The four most important tools for finding books are:
Books and journals are organized in the UIUC Library by subject. Upon receipt, new books are assigned subject headings and classification numbers. Print journals were cataloged in the same way.
Books are shelved according to their call numbers (see below). In addition to the main bookstacks, there are several departmental libraries which comprise the UIUC Library, and most of them maintain a core collection. The Main Library houses the History, Philosophy and Newspaper Library (HPNL), the Language and Literature Library, the International and Area Studies Library, the Rare Books and Manuscripts Library, the Social Sciences, Health, and Education Library, and several others. Departmental libraries located outside the Main Library that you may need to visit are the Communications Library, the Architecture and Art Library, and the Law Library. You'll find that there are fewer departmental libraries every year, but you can consult the most recent list of existing departmental libraries, along with their hours of operation, at library.illinois.edu, or see this list which includes virtual departmental libraries (biology, physics, business and other subjects that don't have their own library but do have a dedicated librarian and significant online resources).
Print books and journals in the Library are shelved either by Dewey Decimal Classification (DDC), or Library of Congress Classification (LCC). The bulk of the collection is classified in DDC, but newer acquisitions are increasingly classified in LCC. A lot of new graduate students are familiar with LCC from their previous colleges or universities. For help "crosswalking" from DDC to LCC, consult this guide: https://www.questionpoint.org/crs/html/help/en/ask/ask_map_lcctoddc.html .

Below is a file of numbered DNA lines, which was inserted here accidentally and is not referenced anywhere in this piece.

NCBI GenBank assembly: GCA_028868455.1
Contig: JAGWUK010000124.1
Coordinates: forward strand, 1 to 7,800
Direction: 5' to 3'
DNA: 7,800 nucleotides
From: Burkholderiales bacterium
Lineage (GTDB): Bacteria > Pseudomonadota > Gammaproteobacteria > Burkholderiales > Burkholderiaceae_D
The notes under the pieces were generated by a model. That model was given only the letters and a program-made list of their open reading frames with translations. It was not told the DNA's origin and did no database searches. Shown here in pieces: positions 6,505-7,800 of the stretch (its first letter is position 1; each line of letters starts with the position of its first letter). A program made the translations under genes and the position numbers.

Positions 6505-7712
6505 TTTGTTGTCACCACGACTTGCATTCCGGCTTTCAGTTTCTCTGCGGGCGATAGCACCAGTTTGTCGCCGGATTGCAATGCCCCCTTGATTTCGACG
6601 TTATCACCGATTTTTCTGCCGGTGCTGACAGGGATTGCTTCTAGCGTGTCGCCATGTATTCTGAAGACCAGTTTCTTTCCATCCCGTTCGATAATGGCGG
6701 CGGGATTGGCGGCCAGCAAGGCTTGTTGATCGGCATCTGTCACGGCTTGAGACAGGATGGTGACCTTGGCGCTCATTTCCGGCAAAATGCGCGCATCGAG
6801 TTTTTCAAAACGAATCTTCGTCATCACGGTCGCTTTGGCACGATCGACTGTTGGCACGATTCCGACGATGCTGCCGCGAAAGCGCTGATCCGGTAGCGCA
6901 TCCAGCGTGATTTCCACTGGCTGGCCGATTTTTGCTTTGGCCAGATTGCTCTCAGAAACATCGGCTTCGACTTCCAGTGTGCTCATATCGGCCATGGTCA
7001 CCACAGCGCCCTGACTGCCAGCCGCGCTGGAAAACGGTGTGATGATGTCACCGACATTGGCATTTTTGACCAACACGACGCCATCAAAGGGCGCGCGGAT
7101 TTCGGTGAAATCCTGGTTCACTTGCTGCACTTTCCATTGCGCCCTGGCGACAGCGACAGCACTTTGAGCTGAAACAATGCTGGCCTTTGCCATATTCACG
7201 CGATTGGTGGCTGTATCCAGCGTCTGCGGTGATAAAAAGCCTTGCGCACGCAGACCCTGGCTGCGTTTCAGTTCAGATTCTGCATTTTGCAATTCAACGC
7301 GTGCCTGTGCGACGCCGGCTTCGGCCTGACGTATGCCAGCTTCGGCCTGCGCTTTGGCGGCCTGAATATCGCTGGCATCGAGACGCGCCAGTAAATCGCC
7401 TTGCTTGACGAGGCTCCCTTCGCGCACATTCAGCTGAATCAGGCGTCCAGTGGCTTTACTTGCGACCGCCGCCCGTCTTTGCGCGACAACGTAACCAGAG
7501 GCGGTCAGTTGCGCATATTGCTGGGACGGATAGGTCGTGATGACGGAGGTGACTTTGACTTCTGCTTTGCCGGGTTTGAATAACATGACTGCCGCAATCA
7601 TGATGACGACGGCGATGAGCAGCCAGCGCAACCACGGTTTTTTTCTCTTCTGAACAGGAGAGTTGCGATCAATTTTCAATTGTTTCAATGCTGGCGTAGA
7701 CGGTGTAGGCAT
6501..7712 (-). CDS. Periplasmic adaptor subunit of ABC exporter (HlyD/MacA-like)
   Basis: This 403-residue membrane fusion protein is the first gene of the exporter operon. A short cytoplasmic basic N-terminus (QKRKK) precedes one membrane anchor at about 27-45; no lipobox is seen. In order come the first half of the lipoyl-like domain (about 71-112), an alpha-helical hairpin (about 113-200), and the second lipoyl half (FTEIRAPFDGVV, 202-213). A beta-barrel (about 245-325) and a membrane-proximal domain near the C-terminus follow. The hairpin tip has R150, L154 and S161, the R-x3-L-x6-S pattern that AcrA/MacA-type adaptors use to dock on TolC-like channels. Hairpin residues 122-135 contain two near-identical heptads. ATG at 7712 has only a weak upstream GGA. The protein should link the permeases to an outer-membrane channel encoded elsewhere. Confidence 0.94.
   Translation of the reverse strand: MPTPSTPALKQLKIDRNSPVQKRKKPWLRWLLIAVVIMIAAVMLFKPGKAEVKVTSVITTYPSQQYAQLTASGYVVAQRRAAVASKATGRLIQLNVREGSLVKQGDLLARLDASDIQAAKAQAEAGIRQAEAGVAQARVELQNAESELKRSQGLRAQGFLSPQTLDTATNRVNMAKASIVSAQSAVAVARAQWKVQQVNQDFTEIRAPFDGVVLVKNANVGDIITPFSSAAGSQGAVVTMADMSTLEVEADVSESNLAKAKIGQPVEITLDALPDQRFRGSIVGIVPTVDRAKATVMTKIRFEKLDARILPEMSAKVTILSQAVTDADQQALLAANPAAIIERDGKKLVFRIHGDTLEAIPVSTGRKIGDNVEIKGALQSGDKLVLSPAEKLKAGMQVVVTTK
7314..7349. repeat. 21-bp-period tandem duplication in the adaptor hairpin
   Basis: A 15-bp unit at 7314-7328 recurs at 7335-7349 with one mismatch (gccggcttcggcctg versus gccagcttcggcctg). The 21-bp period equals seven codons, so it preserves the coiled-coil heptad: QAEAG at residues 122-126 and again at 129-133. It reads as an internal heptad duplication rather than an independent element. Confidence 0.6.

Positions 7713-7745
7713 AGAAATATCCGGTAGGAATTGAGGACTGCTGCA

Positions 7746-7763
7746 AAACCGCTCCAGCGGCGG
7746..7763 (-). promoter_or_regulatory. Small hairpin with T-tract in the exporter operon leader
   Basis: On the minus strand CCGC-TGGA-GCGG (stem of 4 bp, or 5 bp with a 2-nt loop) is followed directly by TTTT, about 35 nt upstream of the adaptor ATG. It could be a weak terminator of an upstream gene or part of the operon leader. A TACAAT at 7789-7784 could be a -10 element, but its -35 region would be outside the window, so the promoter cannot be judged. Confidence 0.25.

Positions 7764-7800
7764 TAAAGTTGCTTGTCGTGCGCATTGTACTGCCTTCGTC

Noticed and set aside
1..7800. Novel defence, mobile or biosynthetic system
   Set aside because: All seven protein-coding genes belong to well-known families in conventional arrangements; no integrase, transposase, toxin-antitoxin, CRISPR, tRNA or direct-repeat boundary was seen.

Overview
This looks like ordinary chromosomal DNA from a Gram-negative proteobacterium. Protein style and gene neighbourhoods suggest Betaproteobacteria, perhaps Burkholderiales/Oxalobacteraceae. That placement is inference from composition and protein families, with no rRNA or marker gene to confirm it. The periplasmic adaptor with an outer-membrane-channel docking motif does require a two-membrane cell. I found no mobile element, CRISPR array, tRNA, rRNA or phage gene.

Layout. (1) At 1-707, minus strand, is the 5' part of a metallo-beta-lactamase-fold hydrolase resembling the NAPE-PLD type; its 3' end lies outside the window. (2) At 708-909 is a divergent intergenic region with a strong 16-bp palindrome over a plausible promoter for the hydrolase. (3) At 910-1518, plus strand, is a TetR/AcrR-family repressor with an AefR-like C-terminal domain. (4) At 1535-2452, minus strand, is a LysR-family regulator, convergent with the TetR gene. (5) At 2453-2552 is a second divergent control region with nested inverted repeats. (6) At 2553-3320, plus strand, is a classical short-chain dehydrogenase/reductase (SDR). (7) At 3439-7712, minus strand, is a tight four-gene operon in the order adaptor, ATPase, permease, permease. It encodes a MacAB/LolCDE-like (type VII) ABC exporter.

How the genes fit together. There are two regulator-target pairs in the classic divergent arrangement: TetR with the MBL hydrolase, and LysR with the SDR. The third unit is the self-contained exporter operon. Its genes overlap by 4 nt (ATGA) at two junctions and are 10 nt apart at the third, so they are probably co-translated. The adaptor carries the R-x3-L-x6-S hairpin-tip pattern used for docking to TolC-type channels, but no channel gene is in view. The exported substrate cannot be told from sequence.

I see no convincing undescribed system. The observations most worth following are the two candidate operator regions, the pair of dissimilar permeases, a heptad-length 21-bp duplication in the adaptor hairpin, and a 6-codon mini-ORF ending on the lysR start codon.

The subject headings used in the card catalog and online catalog are standardized Library of Congress terms, which may be “subdivided” (made more specific) by geographic area, chronological period, genre, or sub-topic. The language of subject headings is not at all intuitive or natural, so you shouldn’t hesitate to ask a librarian for help in finding the correct subject headings.
A good way to identify subject headings for a topic is to do a keyword search in the Library Catalog using terms you think describe the topic in order to identify a few relevant books. Look at the full record for those books to see what subject headings were used, then do another search on those headings.
As a rule of thumb, use fairly broad headings, as well as the specific ones that describe your topic, in order to make sure you haven't inadvertently eliminated relevant material that is contained within works of larger scope. Most likely you will find multiple headings to describe your topic, and you should use all of them. You can narrow your search in the online catalog by combining subject headings (as a phrase) with keywords, using the “Advanced Search” option.
See list of examples on the left.